Sue is not similar to Hardy’s other heroines. Her view on marriage also differs from other heroines because she acknowledges the fact that she 's a member of an oppressed sex rightly seeking autonomy. Despite Sue’s final return to her husband, her marriage with Phillotson and her experience with him are adequate to prove her as a new woman. She expresses her view about marriage by saying that “What tortures me so much is the necessity of being responsive to this man whenever he wishes." (Jude the Obscure P. 211) Sue criticises marriage and believes that the institution of marriage brings limitation to the freedom of the couple and bounds them into it.
In both scenarios, both fictitious and not, women are seen to be weak and must remain silent in order to survive. The empowered know and abuse this cyclical system. By utilizing harmful gender stereotypes, men can oppress women from places of power by enforcing stereotypes to be societal norms; this puts pressure on women to conform because they do not want to be seen as an outcast and be isolated from society, forcing them to fulfill the oppressive roles assigned to them by a patriarchy. Margaret Atwood constructed a society that demonstrated how men in power were utilizing gender roles for their own personal gain. For instance, the Republic of Gilead was a society that focused on the stereotypes of women being obedient
This view opposes any possibility of female leadership as it claims the Quran prefers men as leaders both within the family and within society. Amina Wadud rejects the idea that the Quran relegates women to an inferior position within the family or society in Quran and Woman. She analyzes the first verse as follows: “Men are [qawwamuna ala] women [on the basis] of what God has [preferred] (faddala) some of them over others, and [on the basis] of what they spend of their property (for the support of women)” ( 1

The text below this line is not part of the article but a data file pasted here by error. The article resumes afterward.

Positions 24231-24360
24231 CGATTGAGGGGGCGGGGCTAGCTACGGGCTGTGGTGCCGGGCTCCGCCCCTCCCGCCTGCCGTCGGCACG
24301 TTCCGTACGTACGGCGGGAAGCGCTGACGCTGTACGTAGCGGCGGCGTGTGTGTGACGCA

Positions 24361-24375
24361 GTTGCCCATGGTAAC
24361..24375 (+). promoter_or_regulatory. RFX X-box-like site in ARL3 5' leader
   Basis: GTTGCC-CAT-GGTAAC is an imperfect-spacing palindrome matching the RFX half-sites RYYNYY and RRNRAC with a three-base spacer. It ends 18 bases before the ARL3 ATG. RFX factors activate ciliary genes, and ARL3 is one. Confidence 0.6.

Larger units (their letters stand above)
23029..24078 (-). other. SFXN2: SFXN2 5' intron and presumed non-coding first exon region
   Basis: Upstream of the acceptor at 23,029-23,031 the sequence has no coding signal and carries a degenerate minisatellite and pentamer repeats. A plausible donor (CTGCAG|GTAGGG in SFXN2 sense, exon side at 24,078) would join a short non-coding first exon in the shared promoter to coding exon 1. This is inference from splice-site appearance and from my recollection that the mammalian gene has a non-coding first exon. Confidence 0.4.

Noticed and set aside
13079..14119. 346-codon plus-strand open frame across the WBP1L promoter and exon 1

Laws are not enough for men & women equality, so we should focus on culture of people. General public must change people 's perception about women. Unfortunately most of the men still can’t get rid of their idea about women which create discrimination. Naturally men and women have different from each others, but it does not mean that discrimination is necessary in this point. Categorizing people is just infest to society.
A masculinist might ponder the thoughts that females deserve neglectful behaviour, lacking the comprehension of equality. Moreover, it is heavily concluded that before the Women's Right Movement came into effect, women felt restrained in their marriages, having to obey their husband's demands; this often led to frustrations. Men came off as
Is there any provision in the Muslim Personal law under which a sum is payable to the wife ‘on divorce’ (like alimony) ? The constitution bench delivered a unanimous verdict . First the court made reference to the religious neutrality of Section 125 CrPC , stating that whether the spouses were Hindus or Muslims , Christians or Parsis , Pagans or heathens was wholly irrelevant . Its interpretation was that the underlying purpose of Section 125 was to protect dependents from vagrancy and destitution. Thus it saw no reason to exclude muslims from its broad ambit .